As a small business owner or entrepreneur, you know that social media needs to be a part of your marketing mix. But unless you really love it, working a social media component into your marketing plan – much less your weekly mix of activities – can sound like a tall order. The thing is, social media is one of today’s key drivers of audience engagement and a strong method for exerting more control over how the public perceives your brand – meaning you really need to get on the ball.
So social media it is! Since engaging effectively takes time and effort, we’ve compiled this brief list of 3 tactics you can implement immediately to help make this task easier. Use these to increase target market engagement, shape your brand messaging, and maybe even land a new client or three.
1. Pick your playing field
There are so many social networks out there which may sound like bad news; how on earth do you pick one or two to really focus on? It’s actually good news because it means that there is a social network dedicated to just about every type of business or consumer activity out there. If you’re a retail music outlet there’s Soundcloud and Last.fm. Booksellers have Goodreads and LibraryThing. Start-ups selling business services have LinkedIn, Focus.com, and others. To narrow your focus and choose a couple of sites to work with, just think like your customers. Where do they go when they’re online? Which sites do they frequent? You can even ask a representative sample of clients what sites they use most. But however you choose, you have to focus on two or three, rather than having to fret over the 200+.
2. Connect with customers
Engaging customers is perhaps the most important element of establishing a social media presence. Interacting with your customers and finding out what they like and what motivates them will help you to adapt your services or products to their needs. Start off small by asking relevant questions in your posts. Listen to the answers and respond to your consumers. Responding is one of the best and easiest ways to engage with your customers. Another good idea is to establish your brand as a thought leader in your industry or area. It will give customers an authority to refer back to, and keep them coming back for more.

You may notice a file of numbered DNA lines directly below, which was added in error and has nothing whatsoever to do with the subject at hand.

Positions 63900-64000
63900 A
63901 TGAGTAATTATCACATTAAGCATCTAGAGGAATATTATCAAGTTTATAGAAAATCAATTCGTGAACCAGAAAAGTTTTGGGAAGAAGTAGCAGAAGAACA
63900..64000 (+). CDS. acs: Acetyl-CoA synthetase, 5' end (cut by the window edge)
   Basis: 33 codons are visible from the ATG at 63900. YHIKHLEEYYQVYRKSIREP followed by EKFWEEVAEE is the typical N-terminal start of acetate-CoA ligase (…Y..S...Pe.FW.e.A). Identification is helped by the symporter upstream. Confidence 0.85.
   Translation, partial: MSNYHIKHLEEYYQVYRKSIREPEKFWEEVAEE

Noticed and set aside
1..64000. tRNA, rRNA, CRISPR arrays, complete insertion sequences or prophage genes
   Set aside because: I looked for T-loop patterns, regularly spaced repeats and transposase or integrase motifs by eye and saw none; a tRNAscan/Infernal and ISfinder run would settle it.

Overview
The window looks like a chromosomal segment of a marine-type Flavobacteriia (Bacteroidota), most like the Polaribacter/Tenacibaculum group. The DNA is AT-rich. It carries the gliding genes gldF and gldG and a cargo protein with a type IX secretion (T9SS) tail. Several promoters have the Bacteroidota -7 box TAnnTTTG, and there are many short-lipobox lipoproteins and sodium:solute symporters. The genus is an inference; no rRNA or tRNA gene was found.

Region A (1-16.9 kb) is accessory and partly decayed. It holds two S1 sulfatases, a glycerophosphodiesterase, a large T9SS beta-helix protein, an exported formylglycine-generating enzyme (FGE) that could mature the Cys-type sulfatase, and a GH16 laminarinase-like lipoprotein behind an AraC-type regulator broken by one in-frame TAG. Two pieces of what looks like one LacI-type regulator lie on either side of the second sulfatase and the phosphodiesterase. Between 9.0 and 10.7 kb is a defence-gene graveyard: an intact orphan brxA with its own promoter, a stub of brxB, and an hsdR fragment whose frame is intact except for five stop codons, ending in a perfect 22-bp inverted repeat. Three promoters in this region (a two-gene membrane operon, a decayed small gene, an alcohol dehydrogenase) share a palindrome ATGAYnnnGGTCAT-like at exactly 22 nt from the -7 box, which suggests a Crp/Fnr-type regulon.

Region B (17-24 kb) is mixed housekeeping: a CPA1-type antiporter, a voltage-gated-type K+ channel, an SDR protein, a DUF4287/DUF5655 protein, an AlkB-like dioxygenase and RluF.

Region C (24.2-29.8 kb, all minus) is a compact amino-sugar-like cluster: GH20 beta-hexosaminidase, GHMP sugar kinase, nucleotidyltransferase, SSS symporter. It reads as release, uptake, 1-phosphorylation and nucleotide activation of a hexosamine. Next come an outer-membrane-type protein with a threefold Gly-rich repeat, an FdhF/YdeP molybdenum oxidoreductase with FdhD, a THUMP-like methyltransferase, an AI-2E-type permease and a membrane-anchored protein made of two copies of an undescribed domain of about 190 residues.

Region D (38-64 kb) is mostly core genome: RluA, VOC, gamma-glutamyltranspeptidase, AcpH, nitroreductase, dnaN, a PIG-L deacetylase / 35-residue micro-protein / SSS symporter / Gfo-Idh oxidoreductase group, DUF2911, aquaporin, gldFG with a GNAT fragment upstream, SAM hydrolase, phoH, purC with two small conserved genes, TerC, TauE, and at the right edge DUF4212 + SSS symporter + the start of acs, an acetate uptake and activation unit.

3. Work smart
Regardless of how many social media sites you decide to work with, you can always work smarter, rather than harder. How?
• Don’t reinvent the wheel. Look for popular topics and relevant issues your customers are dealing with
• Lean on scheduling. Use one day a month to write several posts, then schedule when each will go
• Just say no to notifications. Turn notifications off so you don’t get an e-mail every time someone posts
• Visit different websites for ideas on other ways to save time and use them to maximize the time you
4. Tie it all together
Integrate your social media efforts with marketing activities you’re already using, like e-mail campaigns. While not completely in the category of social media, e-mail marketing can lead people to your social media real estate and solicit input for blog ideas or LinkedIn discussion topics. Because e-mail marketing involves communicating directly with an audience who’ve given you permission to contact them, it can be particularly effective at getting your message across when other avenues can’t. Ask your website visitors to share their e-mail addresses in exchange for something of value – like a report, white paper, or e-book – and your list will grow quickly.
And no matter which tactics you pursue, one of the most important success factors is commitment. Post on a regular schedule so your audience knows when to expect to hear from you. This also puts you top-of-mind on a regular basis, which can only lead to more phone calls and other contacts from customers and potential clients. Your business may be a small entrepreneurial venture, a home-based sole proprietorship, a burgeoning start-up, or an established member of your regional community. Whether you find yourself in one of these categories or another one altogether, social media is a tool you can use to help influence consumer purchasing decisions and how the public thinks about your brand. Get out there and start engaging!
About the Author
Kevin Kerridge is the director of small business insurance for Hiscox (@HiscoxSmallBiz), a company that provides customized business insurance for small business professionals such as consultants, marketing professionals, graphic designers, IT professionals, bookkeepers and many more.